There’s something satisfying and deeply therapeutic about needle punching: It’s easy, repetitive, and immediately gratifying. Plus, with a small project and simple design like the ones below, it only takes a few hours to end up with something wearable, frameable, or giftable. We asked one of Hallmark’s resident textile design experts, Keda M., to teach needle punch basics. Follow along to create your own adorable, fuzzy punch needle patches to adorn jean jackets, tote bags, and more.
Here’s what we used for our project. If you do embroidery, cross stitch, or needlepoint, you probably have most of the supplies handy. If not, they’re easy and pretty inexpensive to find (or order).
SUPPLIES FOR PUNCH NEEDLE PATCHES
- Size 13 Oxford needle
- 5 oz. yarn in your desired colors
- Fabric scissors
- Embroidery hoop: You’ll want one bigger than your patch on all sides.
- Fabric marker or Sharpie
- Monk’s Cloth: You can use many different materials for needle punching, but evenweave fabrics make it extra simple. Wash and dry your fabric before starting.
- Lightweight fusible interfacing: It makes the fabric easier to punch through and gives you a smooth surface to draw the pattern. We used this one.
- Iron-on adhesive or Fabric Fuse sheets
- Design ideas: Line art without lots of tiny details. We did simple, iconic images—rainbows, flowers, coffee cups.
How to make needle punch patches
First, prep your fabric.
- If you’re tracing your design, you can do it right onto the fusible interfacing. (If you’re freehanding it, draw it after you’ve stretched the fabric in the embroidery hoop.) Important: You’ll be needle punching through the back of the fabric—so the loops of yarn don’t get crushed—so remember your finished patch will be a reverse image.
- Following the instructions on your product, iron the interfacing to your Monk’s Cloth.
- Put the fabric in your embroidery hoop with the design (which will be the back of your patch) on top facing up. Make sure it’s pulled tight and even.
If your design is too intricate, you might lose some detail. Especially when you’re starting out, keep it big and simple.
Now thread your needle.
Oxford needles are really easy to thread. Starting at the bottom, thread your yarn through the metal loop, towards the slot in the handle. Pull it through the slot and through the eye of the needle.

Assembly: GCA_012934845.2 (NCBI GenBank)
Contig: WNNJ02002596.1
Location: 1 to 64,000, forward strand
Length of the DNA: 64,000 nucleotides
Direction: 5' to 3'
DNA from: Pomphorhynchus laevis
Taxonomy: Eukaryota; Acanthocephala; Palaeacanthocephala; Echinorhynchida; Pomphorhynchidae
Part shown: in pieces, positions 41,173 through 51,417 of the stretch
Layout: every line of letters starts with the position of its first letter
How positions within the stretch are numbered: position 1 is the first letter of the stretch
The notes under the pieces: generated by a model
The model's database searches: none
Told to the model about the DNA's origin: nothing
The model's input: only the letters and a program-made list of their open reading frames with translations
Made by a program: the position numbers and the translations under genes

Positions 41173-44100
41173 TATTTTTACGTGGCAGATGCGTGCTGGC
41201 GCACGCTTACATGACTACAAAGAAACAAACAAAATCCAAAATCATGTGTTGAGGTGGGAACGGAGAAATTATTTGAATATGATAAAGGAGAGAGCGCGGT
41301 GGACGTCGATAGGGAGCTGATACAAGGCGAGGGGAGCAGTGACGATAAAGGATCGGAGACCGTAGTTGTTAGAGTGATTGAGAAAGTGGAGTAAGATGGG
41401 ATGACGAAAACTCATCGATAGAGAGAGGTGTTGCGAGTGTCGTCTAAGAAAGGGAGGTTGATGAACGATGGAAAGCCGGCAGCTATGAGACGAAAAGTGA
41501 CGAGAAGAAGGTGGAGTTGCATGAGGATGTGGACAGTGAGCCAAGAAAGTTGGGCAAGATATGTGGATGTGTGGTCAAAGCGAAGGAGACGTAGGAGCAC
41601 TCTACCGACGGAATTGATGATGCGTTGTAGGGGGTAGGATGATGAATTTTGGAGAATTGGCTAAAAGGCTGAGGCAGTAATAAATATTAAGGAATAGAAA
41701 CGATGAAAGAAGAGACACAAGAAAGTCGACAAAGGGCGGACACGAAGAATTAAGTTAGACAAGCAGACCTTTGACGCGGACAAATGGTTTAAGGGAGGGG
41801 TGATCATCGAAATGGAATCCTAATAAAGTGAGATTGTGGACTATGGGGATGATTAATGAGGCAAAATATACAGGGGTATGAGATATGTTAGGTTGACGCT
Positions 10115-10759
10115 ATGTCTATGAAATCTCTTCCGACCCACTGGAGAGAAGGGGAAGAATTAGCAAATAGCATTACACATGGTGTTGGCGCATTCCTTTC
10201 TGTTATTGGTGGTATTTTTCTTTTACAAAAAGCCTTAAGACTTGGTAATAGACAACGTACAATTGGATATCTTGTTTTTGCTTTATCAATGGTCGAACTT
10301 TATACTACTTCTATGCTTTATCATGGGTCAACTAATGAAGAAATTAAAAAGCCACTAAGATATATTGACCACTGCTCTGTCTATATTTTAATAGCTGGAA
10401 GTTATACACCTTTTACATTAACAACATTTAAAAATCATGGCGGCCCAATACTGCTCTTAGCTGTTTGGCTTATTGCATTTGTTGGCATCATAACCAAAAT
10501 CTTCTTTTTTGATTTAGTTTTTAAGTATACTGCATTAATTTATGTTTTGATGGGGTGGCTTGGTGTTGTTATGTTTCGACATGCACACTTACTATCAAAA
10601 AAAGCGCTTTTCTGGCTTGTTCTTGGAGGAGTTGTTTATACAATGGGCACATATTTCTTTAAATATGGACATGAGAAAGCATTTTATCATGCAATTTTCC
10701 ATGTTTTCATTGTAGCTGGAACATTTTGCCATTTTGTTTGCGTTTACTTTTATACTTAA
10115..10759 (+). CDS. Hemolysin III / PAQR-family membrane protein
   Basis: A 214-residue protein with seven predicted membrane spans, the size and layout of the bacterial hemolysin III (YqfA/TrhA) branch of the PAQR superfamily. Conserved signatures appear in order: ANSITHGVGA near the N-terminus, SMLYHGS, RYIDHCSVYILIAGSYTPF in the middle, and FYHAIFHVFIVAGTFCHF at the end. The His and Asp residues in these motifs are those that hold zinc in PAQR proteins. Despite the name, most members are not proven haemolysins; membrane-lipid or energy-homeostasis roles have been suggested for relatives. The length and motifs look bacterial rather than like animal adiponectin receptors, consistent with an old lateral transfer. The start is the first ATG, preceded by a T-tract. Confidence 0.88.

Thicker yarn means you’ll need a bigger needle—and fabric with a more open weave. And vice versa, obvs.
Get to needle punching.
- To start, hold about an inch-long tail of the yarn down with your thumb, and punch the needle through an opening in the weave of your fabric. You’ll want the slot on the needle facing the direction you’re moving.
- Lift the needle back up through the fabric, slide it to the next opening, and punch it through. Don’t let the tip of the punch needle come off the surface of the fabric as you move from one punch to the next.
- The direction you move to fill in your design is up to you, based on the design and whether you’re right- or left-handed. You can outline and fill it in, or go row by row. Whatever helps you feel the flow.
- To change colors, cut the yarn—leaving about a half-inch tail—and move on. There’s no need to knot or finish anything off.
Make punch needle patches.
Take your design out of the embroidery hoop and trim any straggly yarn.
Before you cut the cloth, follow the instructions to carefully adhere the iron-on adhesive or Fabric Fuse sheets to the back. Added benefit: It’ll secure your loops so they don’t pull out.
Cut out your design. Don’t get too close to the needle punch loops—you’ll need a little fabric around the edges to hold it all together.
Peel the backing off the iron-on adhesive and iron it on your jacket or bag. If you’re heat-fusing it, iron on the garment or tote—not the yarn—so you don’t crush the beautiful loops you created.
If you’re framing your lovely creation, you don’t have to add the iron-on adhesive. But you probably figured that out.
HOW. CUTE. IS THIS. TOTE.
What new art or craft will you try this year? (We are here for you if you need ideas.) Tell us all about it—or better yet, show us. We’re on Instagram and Facebook.
Photography by Erin M.